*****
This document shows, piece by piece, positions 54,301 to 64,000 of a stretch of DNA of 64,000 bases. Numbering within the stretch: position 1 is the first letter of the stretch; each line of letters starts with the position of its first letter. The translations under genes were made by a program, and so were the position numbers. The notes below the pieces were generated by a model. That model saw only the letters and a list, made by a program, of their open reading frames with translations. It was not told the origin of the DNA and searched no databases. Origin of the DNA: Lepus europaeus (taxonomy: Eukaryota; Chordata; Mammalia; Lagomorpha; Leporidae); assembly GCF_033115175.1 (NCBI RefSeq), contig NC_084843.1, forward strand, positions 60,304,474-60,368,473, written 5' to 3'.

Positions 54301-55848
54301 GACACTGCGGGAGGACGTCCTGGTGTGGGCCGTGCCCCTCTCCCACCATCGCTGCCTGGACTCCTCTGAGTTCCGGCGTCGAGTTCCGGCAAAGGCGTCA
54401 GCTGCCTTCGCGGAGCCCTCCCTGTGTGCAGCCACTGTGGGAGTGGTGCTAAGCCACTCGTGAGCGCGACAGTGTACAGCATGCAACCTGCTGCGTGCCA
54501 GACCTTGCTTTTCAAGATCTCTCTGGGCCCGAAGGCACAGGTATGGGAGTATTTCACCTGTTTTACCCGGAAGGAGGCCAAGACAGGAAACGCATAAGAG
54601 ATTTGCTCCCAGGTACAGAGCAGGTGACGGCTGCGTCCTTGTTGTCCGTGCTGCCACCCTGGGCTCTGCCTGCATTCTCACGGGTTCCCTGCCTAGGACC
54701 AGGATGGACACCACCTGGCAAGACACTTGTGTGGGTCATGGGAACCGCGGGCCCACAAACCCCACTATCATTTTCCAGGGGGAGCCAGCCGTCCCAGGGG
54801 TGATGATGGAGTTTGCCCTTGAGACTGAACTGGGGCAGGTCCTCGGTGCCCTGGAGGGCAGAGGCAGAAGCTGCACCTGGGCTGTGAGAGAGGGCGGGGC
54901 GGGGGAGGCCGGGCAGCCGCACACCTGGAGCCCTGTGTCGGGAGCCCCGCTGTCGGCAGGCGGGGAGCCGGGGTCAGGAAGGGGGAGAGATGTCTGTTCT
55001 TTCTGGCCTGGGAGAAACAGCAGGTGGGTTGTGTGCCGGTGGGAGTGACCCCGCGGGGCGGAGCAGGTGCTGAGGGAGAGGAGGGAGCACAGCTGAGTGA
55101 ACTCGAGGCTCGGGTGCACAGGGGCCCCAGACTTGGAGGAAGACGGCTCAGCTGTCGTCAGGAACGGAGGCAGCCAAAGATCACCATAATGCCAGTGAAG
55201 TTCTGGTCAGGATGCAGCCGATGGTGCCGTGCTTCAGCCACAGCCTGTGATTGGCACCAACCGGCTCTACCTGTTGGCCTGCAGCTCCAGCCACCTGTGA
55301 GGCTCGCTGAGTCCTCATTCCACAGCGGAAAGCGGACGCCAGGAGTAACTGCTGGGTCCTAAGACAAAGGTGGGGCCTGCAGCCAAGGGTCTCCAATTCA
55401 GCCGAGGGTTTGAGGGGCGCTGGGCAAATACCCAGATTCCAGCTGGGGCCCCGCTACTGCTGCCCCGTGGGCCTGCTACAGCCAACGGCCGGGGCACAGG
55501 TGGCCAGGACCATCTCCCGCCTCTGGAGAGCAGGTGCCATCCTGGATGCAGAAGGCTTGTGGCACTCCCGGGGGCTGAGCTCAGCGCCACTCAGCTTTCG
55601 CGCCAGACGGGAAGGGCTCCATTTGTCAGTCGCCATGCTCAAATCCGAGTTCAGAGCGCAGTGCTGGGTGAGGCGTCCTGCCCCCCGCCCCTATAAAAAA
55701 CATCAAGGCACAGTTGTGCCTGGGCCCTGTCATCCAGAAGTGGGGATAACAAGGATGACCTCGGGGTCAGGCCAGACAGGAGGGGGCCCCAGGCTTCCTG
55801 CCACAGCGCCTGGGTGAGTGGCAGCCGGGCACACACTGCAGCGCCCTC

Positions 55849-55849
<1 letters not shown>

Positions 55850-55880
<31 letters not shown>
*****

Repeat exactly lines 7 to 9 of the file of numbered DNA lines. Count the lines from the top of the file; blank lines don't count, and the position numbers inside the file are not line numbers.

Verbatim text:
54701 AGGATGGACACCACCTGGCAAGACACTTGTGTGGGTCATGGGAACCGCGGGCCCACAAACCCCACTATCATTTTCCAGGGGGAGCCAGCCGTCCCAGGGG
54801 TGATGATGGAGTTTGCCCTTGAGACTGAACTGGGGCAGGTCCTCGGTGCCCTGGAGGGCAGAGGCAGAAGCTGCACCTGGGCTGTGAGAGAGGGCGGGGC
54901 GGGGGAGGCCGGGCAGCCGCACACCTGGAGCCCTGTGTCGGGAGCCCCGCTGTCGGCAGGCGGGGAGCCGGGGTCAGGAAGGGGGAGAGATGTCTGTTCT